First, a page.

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Worst case, the cops steal your gun. (no opinion on how likely that is) That's really not that bad a case, is it? What's the gun worth? You just worry about getting well.

The EMT's are going to handle the gun as little as possible, and guns don't go off by themselves.
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Old January 3, 2017, 07:20 AM   #8
jbarbourtrim
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Quote:
Originally Posted by OldMarksman View Post
I'd fix that first. Being able to protect your self only part of the time is bad enough, but not being able to defend your family is worse.

I would not worry about it.
This ^^^ If you have a proper holster for your gun, there should never be any worry a ND while your kids are crawling over you. I have a 4 yr old boy and we wrestle around and play pretty rough. I have absolutely no worries about my gun because it is properly secure in its holster. I would in fact carry more around your wife and kids just to insure their safety if a situation were to arise. Situational awareness is everything.

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Old January 3, 2017, 07:28 AM   #9
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As an EMT if a CCW permit holder was transported while unconscious the weapon would be secured and given to hospital security. They would store it in a safe until the patient or thier next or kin would pick it up.
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Old January 3, 2017, 08:30 PM   #10
MikeGoob
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Excellent, thanks guys. This place is a treasure trove of life experiences and different backgrounds.
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Old January 21, 2017, 04:55 AM   #11
Brit
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Grand kids visiting, 4 and 6? Round comes out of chamber, gun still stays in holster. Bad car accident a year ago, I had 5 Glock's in Jeep, one in a holster, Deputy unloaded the one on me, saved them all for when my Buddy turned up, a Cop.
Security marked vehicle.
No problems.
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Old January 21, 2017, 01:56 PM   #12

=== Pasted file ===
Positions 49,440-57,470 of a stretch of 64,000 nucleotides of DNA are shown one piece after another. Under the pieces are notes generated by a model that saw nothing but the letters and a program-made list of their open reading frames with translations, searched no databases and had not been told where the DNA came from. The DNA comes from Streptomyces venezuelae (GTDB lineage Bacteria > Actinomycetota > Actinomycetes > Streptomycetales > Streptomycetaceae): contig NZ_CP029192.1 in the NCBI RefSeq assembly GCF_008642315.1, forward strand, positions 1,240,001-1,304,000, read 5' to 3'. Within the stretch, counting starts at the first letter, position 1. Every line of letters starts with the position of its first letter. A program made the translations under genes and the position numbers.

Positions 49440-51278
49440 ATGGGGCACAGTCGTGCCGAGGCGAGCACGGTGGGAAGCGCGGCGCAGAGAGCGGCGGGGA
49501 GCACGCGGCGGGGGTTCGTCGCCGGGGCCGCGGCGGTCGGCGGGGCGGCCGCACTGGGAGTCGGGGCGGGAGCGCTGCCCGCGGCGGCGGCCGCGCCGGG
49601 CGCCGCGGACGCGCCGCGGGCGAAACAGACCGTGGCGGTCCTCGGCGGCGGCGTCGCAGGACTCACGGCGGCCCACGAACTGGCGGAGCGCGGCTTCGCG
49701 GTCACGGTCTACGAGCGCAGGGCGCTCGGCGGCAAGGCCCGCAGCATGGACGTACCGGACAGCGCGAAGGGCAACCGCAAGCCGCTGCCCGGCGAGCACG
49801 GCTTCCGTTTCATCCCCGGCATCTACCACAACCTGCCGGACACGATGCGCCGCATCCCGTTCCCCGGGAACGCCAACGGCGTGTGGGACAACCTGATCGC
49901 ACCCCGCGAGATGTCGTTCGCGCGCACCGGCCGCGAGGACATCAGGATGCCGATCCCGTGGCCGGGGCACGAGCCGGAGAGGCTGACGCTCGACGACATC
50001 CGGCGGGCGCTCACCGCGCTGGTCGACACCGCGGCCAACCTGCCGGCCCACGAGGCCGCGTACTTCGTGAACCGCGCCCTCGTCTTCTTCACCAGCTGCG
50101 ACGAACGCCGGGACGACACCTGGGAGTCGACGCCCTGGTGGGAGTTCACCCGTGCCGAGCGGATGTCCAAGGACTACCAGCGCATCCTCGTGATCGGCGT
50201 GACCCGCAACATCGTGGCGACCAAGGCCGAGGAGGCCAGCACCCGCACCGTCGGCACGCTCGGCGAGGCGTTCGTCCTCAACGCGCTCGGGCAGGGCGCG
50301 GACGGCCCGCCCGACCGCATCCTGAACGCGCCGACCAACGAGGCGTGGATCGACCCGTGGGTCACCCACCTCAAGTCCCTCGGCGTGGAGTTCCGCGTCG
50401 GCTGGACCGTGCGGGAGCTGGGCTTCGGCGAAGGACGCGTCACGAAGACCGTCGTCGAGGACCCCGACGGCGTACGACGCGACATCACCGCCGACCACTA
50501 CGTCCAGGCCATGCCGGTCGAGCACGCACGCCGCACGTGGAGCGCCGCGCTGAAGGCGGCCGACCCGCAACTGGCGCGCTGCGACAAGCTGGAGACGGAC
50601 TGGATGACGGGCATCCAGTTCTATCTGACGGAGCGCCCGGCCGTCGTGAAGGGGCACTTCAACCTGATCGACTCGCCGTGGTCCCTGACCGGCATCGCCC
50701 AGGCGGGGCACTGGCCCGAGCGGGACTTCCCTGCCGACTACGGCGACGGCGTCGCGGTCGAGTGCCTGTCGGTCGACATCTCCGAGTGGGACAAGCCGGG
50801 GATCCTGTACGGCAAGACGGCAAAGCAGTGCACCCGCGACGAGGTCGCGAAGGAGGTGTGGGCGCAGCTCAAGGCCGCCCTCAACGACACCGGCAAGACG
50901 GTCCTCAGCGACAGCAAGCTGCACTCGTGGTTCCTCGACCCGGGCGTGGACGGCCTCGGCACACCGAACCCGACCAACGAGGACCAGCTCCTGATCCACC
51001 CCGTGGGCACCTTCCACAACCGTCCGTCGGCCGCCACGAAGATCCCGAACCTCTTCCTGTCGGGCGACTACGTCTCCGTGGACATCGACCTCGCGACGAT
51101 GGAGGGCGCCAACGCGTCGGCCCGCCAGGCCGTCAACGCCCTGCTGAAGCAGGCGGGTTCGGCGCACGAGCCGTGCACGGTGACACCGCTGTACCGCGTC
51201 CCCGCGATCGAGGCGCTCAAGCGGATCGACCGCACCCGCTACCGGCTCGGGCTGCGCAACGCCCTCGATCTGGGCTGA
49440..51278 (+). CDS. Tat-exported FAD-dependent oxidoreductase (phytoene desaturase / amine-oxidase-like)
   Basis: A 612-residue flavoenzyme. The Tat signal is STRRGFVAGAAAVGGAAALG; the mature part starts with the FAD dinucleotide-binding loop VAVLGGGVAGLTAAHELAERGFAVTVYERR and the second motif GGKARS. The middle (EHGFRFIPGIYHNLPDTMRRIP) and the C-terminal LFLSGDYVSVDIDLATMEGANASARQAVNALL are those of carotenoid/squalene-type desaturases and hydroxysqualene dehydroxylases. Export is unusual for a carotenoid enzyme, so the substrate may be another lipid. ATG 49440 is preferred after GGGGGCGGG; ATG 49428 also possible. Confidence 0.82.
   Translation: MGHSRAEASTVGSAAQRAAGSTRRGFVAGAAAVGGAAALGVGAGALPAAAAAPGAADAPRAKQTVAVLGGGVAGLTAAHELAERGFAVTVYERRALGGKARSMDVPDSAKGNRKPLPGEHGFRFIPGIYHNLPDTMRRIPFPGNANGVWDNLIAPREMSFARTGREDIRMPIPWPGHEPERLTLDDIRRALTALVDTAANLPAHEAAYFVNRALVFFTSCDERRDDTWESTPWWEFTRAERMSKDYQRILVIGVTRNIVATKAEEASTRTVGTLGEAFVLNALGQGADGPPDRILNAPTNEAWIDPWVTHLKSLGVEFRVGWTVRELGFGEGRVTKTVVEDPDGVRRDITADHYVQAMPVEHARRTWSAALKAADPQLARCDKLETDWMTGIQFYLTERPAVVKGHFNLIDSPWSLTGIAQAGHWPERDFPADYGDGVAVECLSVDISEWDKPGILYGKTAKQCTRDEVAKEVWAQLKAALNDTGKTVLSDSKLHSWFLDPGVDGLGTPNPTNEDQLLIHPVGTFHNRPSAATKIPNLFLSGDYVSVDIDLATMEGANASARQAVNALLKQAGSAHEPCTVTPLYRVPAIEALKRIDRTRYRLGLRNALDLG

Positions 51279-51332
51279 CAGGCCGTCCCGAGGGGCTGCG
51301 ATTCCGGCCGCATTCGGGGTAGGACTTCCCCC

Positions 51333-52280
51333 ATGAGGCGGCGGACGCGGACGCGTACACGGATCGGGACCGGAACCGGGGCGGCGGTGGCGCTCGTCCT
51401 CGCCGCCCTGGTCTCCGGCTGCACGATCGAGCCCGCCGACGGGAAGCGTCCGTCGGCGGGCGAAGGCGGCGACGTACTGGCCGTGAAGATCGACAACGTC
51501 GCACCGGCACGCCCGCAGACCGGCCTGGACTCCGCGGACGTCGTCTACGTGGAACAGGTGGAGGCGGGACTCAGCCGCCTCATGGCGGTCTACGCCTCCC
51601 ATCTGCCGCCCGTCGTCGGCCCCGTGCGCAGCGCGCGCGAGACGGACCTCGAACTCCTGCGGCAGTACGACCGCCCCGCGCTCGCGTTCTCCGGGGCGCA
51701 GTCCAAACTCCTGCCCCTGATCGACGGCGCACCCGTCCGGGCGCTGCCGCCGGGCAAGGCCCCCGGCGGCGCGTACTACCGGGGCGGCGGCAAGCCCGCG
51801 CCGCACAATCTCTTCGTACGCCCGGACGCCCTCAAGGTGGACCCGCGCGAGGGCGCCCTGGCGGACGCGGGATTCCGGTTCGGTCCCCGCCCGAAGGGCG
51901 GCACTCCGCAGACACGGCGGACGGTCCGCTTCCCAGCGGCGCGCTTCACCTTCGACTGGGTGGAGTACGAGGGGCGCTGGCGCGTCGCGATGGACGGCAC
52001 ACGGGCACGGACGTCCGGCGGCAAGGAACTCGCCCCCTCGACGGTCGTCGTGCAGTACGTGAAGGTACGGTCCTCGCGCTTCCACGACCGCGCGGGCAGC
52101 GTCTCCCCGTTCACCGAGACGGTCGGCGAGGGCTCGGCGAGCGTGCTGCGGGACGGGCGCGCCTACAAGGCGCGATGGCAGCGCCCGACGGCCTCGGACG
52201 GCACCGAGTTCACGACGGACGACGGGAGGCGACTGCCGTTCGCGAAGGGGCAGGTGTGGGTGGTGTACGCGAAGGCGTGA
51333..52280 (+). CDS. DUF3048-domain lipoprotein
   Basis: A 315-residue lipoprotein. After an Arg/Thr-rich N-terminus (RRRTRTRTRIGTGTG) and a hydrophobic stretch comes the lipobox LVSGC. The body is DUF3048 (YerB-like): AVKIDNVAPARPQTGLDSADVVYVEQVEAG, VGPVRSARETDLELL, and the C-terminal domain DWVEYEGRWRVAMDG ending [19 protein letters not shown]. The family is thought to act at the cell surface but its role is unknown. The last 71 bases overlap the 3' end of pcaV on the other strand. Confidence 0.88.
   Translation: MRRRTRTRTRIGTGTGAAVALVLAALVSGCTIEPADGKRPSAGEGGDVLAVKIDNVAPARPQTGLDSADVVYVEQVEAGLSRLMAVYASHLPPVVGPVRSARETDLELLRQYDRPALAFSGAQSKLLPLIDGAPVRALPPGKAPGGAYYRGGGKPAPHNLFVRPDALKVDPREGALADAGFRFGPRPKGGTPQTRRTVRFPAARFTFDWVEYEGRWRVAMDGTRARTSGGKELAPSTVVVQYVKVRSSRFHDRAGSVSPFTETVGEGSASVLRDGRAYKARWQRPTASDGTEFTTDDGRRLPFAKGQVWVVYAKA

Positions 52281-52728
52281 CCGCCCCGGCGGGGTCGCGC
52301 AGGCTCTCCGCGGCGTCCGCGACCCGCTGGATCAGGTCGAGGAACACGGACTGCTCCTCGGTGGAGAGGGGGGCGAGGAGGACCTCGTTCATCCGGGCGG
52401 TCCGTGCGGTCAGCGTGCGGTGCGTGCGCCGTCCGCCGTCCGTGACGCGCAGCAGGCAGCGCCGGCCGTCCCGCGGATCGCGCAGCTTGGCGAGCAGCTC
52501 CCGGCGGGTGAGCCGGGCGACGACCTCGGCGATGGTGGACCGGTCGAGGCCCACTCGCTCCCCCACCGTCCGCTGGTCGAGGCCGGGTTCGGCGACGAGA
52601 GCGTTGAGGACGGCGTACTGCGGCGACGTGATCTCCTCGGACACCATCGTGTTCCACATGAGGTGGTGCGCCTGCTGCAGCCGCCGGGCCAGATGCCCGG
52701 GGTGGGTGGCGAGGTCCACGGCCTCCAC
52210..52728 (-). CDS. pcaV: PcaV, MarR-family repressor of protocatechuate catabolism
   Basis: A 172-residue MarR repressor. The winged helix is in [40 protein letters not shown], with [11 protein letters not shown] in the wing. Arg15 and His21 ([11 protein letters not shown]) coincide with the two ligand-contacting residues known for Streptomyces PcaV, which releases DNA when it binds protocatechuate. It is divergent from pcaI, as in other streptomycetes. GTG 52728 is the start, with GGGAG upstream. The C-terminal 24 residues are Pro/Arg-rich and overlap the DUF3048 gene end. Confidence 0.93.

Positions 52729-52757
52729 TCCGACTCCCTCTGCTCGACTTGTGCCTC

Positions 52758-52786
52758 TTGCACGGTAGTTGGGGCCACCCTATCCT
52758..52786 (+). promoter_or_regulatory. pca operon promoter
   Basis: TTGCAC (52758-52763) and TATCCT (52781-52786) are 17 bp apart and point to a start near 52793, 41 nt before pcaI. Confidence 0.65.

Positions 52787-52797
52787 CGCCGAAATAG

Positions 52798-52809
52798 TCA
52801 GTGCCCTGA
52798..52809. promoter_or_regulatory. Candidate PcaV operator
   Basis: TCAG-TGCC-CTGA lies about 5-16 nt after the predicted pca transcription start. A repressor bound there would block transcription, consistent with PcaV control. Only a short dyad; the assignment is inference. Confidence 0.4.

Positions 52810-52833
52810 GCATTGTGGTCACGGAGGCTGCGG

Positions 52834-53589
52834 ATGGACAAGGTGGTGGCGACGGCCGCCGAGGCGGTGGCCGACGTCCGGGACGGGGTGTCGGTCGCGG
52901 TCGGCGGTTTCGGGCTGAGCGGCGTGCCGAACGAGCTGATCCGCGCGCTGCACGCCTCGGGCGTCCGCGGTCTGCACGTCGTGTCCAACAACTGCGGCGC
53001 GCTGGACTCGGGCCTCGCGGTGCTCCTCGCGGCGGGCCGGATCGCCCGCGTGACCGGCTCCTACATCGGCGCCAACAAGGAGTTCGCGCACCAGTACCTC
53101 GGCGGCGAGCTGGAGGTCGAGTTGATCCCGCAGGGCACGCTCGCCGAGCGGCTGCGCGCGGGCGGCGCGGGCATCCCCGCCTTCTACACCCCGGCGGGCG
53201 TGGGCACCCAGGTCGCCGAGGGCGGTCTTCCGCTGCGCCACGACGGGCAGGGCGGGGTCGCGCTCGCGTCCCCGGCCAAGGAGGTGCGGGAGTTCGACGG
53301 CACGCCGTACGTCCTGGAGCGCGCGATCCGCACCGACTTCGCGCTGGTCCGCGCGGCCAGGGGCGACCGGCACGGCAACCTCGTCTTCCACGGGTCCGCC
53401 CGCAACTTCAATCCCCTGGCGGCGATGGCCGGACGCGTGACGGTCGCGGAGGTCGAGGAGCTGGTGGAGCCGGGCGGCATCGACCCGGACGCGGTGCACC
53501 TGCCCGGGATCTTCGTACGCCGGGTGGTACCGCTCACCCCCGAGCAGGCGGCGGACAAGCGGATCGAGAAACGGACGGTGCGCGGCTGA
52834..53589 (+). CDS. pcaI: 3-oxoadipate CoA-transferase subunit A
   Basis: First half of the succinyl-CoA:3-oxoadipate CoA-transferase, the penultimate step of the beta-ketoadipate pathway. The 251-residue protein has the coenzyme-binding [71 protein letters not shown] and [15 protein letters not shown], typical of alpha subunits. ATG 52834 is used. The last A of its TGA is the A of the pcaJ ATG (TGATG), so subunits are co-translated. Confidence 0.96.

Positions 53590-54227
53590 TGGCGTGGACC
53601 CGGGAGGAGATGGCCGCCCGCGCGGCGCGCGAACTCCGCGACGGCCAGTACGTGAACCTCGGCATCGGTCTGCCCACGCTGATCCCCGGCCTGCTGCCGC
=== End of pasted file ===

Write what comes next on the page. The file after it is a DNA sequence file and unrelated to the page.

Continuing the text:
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I was in an accident that rendered me semi-conscious and at one point on the way to the hospital I was aware enough to tell the ambulance crew that I had a gun. As I recall, for what that's worth, the gun was removed from the holster and cleared. I was told it would be locked in a safe at the hospital. When I left the hospital it was returned to me will my other belongings.
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Old January 28, 2017, 12:55 AM   #13
locnload
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As a long time fire fighter/EMT I have had to secure firearms from victims a number of times. Often they are handed to me by other first responders, last year an off duty ER Nurse working on a downed MC rider handed me a cocked and locked 1911 like it was a spider on the end of a short web. Before I got ahold of it she had swept the victim, two arriving medics and another bystander with the muzzle. She could have easily unsnapped the IWB holster and safely removed the works but she had no idea that was an easy option. The truth is that some responders understand how to safely handle a gun but many do not, it has never in my nearly 30 years in the fire/EMS service, been a subject of any training, aside from the "scene safety" aspect.
I'm glad this came up, because we should make the safe handling and securing of firearms a part of first responder training.
I am also an NRA instructor and have training aids like blue guns, training barrels for my Glocks, and dummy rounds that would be helpful in setting up a class for my department. Maybe we can get the idea to spread as conceal carry becomes more popular before we end up with an AD with a muzzle pointed in the wrong direction.
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Old January 28, 2017, 11:07 AM   #14
Lohman446
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It is also about where you live. Around here many of the EMTs have concealed carry licenses as it is just as likely they arrive on an emergency response scene before the closest officer. Many of them are officers and much of the time the first response on the scene will be an EMT that is part of the volunteer fire department.